Statistical shape modelling is widely considered a potent tool for visualizing geometric and functional patterns of variation in all organs. This is very true also in cardiology, where a reliable heart shape model can prove itself very useful but also quite challenging to construct. In fact, the biological characteristics of the heart offer a very rich set of anatomical and functional variations.
Cross section of human heart model

Cross section of human heart model

Converting these differences into code is indeed quite challenging: if images are not physiologically consistent -for instance if they do not capture entirely the same region – it is difficult to align them and build a powerful statistical shape model. On the other hand, the task of building a left ventricle shape model can also prove itself very valuable: suffice it to say that cardiovascular diseases are the largest cause of death in the developed world, responsible for two million deaths per year only in Europe.

After a myocardial infarction, the heart alters itself to preserve physiological constraints: the question is whether and how a probabilistic model of the left ventricle, the cardiac chamber in charge of pumping oxygenated blood to distant tissue in the entire body, is able to detect myocardial infarction and correctly predict a patient’s heart disease status. A robust and properly validated detection model of myocardial infarction built on a left ventricle shape model would be extremely precious with regard to both scientific research and clinical treatment.

Of the several methods which could be used to generate a left ventricle shape model, we find that the most promising one is based on a partial least squares technique which searches for new axes of variation that correlate best with an output variable such as the clinical diagnostic (the disease states), through a decomposition method that is anatomically and clinically more meaningful. Partial least squares is a calibration method often used as a regression tool for prediction of anatomical and clinical data in medical imaging.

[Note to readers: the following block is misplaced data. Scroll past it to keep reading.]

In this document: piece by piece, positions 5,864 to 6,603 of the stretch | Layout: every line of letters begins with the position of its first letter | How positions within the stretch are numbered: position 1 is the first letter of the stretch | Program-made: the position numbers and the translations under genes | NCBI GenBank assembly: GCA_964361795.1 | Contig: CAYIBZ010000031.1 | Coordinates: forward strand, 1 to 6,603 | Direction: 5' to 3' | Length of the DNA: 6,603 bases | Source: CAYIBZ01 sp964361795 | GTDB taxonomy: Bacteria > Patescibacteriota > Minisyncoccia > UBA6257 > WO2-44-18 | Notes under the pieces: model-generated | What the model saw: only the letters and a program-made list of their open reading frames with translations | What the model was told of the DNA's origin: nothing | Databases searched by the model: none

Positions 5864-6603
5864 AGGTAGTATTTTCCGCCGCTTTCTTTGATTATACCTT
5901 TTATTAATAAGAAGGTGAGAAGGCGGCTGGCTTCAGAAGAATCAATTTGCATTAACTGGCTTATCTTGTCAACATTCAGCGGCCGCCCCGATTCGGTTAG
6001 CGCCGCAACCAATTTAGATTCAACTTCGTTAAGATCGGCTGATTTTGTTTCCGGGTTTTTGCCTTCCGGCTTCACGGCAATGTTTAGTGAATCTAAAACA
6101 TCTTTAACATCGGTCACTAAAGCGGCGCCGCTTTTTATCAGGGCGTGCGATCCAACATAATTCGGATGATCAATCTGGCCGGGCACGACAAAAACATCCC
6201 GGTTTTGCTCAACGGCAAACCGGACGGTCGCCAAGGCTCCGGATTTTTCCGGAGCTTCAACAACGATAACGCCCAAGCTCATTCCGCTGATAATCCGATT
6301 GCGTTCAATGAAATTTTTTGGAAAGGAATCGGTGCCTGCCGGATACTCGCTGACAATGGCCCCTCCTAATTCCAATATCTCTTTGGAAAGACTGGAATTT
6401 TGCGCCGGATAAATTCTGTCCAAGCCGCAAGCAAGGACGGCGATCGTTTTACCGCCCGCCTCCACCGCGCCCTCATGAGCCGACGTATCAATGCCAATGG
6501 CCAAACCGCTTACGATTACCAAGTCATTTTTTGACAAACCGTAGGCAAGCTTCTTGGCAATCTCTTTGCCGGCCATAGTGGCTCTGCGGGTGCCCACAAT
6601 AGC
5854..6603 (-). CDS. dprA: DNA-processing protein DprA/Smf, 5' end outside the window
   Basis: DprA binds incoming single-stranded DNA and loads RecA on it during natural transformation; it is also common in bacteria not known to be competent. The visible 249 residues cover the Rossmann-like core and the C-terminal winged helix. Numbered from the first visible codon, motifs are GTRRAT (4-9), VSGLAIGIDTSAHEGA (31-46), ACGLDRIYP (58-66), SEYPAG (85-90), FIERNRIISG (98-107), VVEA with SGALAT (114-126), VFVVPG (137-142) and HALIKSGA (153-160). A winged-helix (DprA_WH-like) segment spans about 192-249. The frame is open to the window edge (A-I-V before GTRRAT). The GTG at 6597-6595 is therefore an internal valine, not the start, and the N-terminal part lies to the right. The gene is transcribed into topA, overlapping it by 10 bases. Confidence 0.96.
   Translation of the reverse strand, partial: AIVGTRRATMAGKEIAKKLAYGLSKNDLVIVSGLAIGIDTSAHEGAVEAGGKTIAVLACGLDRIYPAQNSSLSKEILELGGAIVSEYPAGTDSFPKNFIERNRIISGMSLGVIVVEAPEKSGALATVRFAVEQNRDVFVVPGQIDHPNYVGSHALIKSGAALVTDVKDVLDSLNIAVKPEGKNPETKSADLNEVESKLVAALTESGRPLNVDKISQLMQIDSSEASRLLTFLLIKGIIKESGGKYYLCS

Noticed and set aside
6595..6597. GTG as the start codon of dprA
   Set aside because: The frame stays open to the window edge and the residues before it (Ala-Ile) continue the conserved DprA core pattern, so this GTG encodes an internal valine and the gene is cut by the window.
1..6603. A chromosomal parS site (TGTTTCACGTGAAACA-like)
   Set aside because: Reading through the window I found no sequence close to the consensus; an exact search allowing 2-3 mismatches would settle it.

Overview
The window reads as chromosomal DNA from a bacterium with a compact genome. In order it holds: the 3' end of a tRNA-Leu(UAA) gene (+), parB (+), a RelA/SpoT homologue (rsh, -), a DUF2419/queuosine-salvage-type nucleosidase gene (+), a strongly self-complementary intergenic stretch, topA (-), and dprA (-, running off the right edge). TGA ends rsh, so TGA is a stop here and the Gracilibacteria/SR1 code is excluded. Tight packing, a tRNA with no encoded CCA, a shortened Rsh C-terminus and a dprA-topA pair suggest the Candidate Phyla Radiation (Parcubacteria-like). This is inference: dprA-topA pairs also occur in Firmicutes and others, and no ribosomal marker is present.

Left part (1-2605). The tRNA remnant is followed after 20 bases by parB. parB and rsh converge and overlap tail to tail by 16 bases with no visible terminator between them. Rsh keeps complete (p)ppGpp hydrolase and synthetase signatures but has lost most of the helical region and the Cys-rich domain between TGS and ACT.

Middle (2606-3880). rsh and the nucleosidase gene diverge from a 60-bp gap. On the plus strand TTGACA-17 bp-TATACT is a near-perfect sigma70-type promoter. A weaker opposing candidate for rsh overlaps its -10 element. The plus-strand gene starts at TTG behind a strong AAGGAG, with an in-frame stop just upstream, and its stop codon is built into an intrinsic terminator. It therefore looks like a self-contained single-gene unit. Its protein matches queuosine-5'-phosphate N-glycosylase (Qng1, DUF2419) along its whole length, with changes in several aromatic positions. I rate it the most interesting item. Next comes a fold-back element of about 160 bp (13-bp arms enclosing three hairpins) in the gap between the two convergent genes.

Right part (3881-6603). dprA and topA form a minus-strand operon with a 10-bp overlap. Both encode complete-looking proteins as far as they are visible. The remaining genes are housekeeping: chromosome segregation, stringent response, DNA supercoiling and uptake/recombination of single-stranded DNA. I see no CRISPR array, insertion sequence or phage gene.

Using a single diagnostic variable Y to label healthy and infarcted hearts (0 for healthy subjects and 1 for infarcted hearts), we can run a regression so that for each new subject the unknown diagnostic variable (healthy or infarcted heart) could be predicted with the highest possible accuracy, based on the subject-specific shape (being the input variable X). The role of partial least squares is to perform a simultaneous decomposition of X and Y such that the score vectors which are obtained along the new representation axes of both the input and output matrices correlate best, regardless of what is the triggering factor behind this correlation. This leads to maximal interdependency between the two variables (the given shapes and the health state of the heart) as well as highly accurate predictions of the output (in the order of 98%). The decomposition is obtained through NIPALS (non-linear iterative partial least squares), an algorithm employed to compute the first few components in partial least squares or principal component analysis.

With this decomposition, the new shape components are those that maximize correlation with the clinical status (the output), leading to models that are scientifically and clinically more meaningful. These new components can now be used with the regression model introduced above to discriminate between healthy and infarcted hearts, in order to enable this left ventricle shape modelling technique to predict the cardiac state of the patient.

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